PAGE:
–> Do you have policies and procedures which exclude clients who are taking certain medications such as benzodiazepines or prescribed opiates?
–> Have you ever felt like (or even said) you can’t do individualized, motivational enhancement work with clients because the court mandates total abstinence and sanctions for any drug relapse?
–> Do you develop treatment plans more focused on compliance with the orders of the court, child protection or the employer than on assessment of the client’s stage of change and specific multidimensional needs?
Finding the right balance between all stakeholders is necessary to help people make lasting change.
TIME magazine’s very latest December 3, 2007 edition contains a brief report on General David Petraeus (p.24). Apparently Petraeus and 14 other Army generals have been asked to do something unprecedented: to review the files of about 20,000 colonels, and look for about 40 worthy of promotion. What’s new about this? These generals are changing how promotions are made because the ways in which modern wars are fought have changed.
What caught my eye in the Time article was that today’s new battles use counterinsurgency skills which “rely on persuasion and security as much as on coercion and combat”.
“Persuasion” involves attracting people into recovery, providing hope for something better, relief from pain and turmoil. “Security” is about helping people feel safe and empowered, free to make their own choices and chart their own daily activities and future dreams.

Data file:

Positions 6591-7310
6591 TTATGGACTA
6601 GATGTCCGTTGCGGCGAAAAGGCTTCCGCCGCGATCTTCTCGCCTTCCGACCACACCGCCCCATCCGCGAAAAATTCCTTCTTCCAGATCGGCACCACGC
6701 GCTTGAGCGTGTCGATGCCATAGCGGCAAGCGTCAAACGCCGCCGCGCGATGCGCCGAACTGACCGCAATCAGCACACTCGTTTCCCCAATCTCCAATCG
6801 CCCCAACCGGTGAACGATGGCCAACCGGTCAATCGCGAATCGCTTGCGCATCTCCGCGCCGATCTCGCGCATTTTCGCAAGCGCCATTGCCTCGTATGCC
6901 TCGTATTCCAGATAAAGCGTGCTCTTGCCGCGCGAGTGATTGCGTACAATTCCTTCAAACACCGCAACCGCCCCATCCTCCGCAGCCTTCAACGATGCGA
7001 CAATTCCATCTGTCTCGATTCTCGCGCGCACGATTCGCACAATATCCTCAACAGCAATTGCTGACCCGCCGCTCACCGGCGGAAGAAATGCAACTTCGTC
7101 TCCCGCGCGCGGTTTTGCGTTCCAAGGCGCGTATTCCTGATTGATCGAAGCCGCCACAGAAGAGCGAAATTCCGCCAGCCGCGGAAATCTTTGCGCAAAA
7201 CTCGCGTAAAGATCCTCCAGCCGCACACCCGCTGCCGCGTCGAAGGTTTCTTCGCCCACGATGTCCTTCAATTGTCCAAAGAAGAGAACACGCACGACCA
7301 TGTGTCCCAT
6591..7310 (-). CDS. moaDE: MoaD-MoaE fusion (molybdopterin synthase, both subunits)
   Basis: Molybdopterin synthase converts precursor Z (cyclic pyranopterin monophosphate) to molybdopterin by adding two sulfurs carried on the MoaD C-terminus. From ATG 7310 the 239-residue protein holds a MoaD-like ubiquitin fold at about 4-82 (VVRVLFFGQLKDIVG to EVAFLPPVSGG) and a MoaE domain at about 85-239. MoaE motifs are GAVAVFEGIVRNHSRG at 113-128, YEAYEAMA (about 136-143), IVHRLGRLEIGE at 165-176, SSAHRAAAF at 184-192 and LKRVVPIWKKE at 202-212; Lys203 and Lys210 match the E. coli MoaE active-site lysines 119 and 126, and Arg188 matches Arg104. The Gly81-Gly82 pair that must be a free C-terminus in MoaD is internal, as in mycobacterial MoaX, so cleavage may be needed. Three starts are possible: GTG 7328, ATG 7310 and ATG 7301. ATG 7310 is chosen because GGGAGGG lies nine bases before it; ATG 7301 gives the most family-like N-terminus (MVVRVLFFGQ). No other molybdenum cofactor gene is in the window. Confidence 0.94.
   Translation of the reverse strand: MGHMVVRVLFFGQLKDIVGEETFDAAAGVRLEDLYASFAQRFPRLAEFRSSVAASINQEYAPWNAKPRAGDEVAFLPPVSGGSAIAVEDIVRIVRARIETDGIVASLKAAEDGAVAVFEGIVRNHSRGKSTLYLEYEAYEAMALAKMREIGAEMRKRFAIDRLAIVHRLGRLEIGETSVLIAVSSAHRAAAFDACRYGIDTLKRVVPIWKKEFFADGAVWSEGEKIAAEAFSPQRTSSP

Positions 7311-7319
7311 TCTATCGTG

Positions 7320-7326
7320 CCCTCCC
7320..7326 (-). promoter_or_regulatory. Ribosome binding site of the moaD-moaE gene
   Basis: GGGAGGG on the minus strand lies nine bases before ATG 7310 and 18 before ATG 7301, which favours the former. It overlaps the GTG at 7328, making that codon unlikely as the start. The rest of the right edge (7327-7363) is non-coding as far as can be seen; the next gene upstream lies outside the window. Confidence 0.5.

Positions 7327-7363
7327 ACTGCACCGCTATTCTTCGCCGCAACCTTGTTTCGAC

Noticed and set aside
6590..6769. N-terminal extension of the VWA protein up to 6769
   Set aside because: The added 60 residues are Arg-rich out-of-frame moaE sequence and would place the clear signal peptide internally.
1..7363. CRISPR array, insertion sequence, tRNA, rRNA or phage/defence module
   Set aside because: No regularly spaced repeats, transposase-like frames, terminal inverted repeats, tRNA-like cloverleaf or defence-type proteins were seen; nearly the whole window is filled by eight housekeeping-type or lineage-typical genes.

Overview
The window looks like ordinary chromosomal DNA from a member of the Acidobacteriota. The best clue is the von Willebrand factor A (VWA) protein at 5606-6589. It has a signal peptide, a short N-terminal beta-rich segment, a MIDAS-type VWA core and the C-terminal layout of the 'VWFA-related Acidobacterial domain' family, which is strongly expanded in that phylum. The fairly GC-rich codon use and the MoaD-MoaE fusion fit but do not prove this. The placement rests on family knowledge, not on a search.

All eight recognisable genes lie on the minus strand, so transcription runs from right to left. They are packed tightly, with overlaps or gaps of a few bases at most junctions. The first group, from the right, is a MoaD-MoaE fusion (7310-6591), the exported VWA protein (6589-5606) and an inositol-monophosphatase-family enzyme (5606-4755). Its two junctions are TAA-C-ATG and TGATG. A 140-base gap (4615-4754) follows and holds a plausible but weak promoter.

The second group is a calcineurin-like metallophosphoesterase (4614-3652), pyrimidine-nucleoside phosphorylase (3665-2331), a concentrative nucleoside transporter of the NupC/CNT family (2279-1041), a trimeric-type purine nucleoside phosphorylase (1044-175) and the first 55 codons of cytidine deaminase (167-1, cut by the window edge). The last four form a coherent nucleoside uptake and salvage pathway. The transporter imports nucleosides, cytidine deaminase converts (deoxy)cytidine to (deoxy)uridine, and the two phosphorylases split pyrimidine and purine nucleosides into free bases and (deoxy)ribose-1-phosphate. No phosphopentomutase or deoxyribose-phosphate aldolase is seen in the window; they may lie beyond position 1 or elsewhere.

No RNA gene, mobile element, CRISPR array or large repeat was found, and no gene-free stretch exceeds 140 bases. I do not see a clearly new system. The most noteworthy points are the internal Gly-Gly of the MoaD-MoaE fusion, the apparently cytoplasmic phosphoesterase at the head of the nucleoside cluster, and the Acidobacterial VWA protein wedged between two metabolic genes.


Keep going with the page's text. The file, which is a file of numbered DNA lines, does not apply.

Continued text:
“Coercion” focuses on compliance, doing time, control and consequences. That is appropriate in a criminal justice approach. “Combat” is about disempowering others, fighting with their resistance and subduing them into submission.
It is time to move in new directions, away from conventional methods suited to the “cold war” days. We have much more knowledge about how people change and how to attract people into recovery. With what we know, it is our responsibility to create healing treatment environments where people feel secure and safe to be honest about relapse, and not have to lie for fear of sanctions or being kicked out. Treatment is all about persuasion and attraction; not coercion, control and combating resistance.
If the Army realizes there are new lessons for a new generation of soldiers, surely treatment can do the same. And incidentally, persuasion and security works a lot better than coercion and combat in your personal life as well.
Until Next Time
See you soon again for the December issue. We’ll get that out before heading to Australia for a bit of summer Down Under.